If Labour want to be a credible opposition, they should oppose the government’s benefits cap


We’re often told that politicians have to make “hard decisions”. This is usually a precursor to a policy announcement that’ll hurt the poorest in society; the “hard decisions” tend to affect the people with the least power. This is what you expect of a Tory government, not of an opposition party responding to an anti-poor budget. But this was exactly what we witnessed at the weekend when Harriet Harman announced that Labour might not oppose the government’s welfare cap.

IDS pointing

The benefits cap sounds relatively benign. Putting a limit on how much people can claim sounds reasonable. Particularly when just two years ago people on average mistakenly assumed that 41% of the welfare budget went to unemployed people. The reality was 4%. And when polling from the TUC shows most people think Labour is “too soft” on welfare. In such an anti-welfare climate, many think there’s an argument to be made for the party that was established by and for workers to support tougher welfare measures.

But there’s a problem here. What’s the point of an opposition party: to win votes at whatever cost, even when it’s not guaranteed the policies you’re backing will gain you support (the Tories’ attacks on welfare will always be more convincing than Labour’s); or propose a credible alternative that will affect the terms of the debate and convince people that your plans, and not the incumbent’s, are worth voting for? The latter may be harder to achieve but it’s certainly worth fighting for when the quality of life of tens of thousands of children and the foundations of the welfare state are at stake.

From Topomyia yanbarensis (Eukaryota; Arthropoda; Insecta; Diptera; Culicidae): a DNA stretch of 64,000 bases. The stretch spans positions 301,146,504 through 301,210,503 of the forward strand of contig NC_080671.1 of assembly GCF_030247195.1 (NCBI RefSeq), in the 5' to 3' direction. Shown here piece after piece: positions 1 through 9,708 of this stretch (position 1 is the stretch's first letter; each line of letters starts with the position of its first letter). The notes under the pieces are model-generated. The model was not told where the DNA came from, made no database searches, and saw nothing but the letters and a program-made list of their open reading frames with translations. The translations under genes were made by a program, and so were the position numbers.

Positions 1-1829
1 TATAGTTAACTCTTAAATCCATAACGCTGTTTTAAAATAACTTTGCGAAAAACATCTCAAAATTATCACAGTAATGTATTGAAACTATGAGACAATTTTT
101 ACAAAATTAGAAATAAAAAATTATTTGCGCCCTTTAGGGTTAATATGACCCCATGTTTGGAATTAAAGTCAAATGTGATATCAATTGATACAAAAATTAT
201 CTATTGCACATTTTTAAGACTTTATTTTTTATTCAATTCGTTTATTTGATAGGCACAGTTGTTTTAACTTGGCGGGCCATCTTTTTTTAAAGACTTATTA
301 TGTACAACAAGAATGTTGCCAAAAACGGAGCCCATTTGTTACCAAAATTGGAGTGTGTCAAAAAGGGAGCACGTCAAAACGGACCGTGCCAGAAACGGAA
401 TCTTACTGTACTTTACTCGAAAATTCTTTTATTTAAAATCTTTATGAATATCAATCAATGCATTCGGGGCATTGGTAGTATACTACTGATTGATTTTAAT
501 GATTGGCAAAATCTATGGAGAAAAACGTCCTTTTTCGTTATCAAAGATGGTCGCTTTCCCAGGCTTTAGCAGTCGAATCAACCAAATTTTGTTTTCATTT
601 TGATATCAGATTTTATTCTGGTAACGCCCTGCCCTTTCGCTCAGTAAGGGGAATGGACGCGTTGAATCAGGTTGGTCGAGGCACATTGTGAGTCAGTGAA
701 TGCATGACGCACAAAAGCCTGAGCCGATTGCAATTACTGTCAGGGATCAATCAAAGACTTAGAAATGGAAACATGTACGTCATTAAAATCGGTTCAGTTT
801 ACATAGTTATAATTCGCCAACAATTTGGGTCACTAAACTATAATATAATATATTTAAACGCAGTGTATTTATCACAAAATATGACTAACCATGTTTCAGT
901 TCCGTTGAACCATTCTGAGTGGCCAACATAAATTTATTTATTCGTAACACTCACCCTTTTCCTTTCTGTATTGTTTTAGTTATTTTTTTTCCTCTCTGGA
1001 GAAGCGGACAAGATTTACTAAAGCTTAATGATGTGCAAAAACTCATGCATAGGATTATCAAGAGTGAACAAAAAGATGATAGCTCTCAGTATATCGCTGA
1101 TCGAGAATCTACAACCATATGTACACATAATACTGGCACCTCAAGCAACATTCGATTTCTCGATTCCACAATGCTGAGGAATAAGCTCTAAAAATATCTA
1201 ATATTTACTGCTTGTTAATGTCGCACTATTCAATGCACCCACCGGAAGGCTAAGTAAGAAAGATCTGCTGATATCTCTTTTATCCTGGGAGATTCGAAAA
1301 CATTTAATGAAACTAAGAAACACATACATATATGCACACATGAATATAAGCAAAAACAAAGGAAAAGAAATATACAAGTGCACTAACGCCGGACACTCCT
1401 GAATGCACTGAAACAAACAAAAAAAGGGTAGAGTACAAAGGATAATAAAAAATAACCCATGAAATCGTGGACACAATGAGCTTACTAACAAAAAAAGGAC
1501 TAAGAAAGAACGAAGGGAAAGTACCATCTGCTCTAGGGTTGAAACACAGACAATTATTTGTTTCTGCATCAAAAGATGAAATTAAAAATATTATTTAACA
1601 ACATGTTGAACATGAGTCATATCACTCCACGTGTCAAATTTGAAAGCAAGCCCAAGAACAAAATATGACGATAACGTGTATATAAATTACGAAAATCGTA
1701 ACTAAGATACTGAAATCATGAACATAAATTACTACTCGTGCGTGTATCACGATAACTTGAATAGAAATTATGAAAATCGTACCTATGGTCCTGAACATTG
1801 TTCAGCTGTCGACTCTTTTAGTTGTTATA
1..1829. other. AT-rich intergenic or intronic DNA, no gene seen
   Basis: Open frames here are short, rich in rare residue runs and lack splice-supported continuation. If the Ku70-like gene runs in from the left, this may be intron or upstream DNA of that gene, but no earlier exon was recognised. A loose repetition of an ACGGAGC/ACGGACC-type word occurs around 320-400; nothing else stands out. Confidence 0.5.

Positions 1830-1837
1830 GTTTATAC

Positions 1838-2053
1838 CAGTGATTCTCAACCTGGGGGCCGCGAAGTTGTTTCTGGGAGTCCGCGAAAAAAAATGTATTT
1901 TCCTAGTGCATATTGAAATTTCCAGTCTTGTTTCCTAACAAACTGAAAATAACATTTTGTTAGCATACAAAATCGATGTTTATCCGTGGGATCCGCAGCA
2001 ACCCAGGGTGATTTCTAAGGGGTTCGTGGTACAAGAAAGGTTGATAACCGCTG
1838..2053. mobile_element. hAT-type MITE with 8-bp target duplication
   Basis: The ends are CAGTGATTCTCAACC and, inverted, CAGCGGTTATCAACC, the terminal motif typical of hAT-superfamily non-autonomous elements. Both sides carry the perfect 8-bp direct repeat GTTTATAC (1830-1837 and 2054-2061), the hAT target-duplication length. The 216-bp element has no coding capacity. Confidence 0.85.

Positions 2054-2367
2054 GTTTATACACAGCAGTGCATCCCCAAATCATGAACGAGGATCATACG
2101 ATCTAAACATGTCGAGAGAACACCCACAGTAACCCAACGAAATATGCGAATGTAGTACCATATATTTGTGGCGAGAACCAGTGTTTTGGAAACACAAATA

If the government goes ahead with further reducing the benefits cap, the civil service has estimated that 40,000 more children will be forced into poverty. That’s on top of the 3.5 million who are already in poverty. This is, after all, a cap that the Supreme Court said was likely to breach the UN convention on rights of the child. While, limiting tax credits for families with three children or more is an anti-poor proposals that hurts children. If Labour abstain on this, as it looks like they could, they concede ground to the Tories and open the doors for them to launch an even bigger attack on the welfare state.

Most of Labour’s leadership candidates and some within Parliamentary Labour Party (PLP) – including London Mayoral candidate Diane Abbott – have come out against the cap. It’s now down to the rest of the MPs to do the same at tonight’s PLP meeting.

For the vast majority of people, claiming benefits is not a lifestyle choice. They forced to do so because they aren’t paid enough at work. Labour know this. They should have the guts to make a different kind of hard decision from the norm: one where they confront what the public think and argue for an alternative. Otherwise, they’ll cease to be a credible opposition and simply help the Tories bring to reality a dystopianesque society, in which large swathes of the in-work poor are barely able to look after their children.

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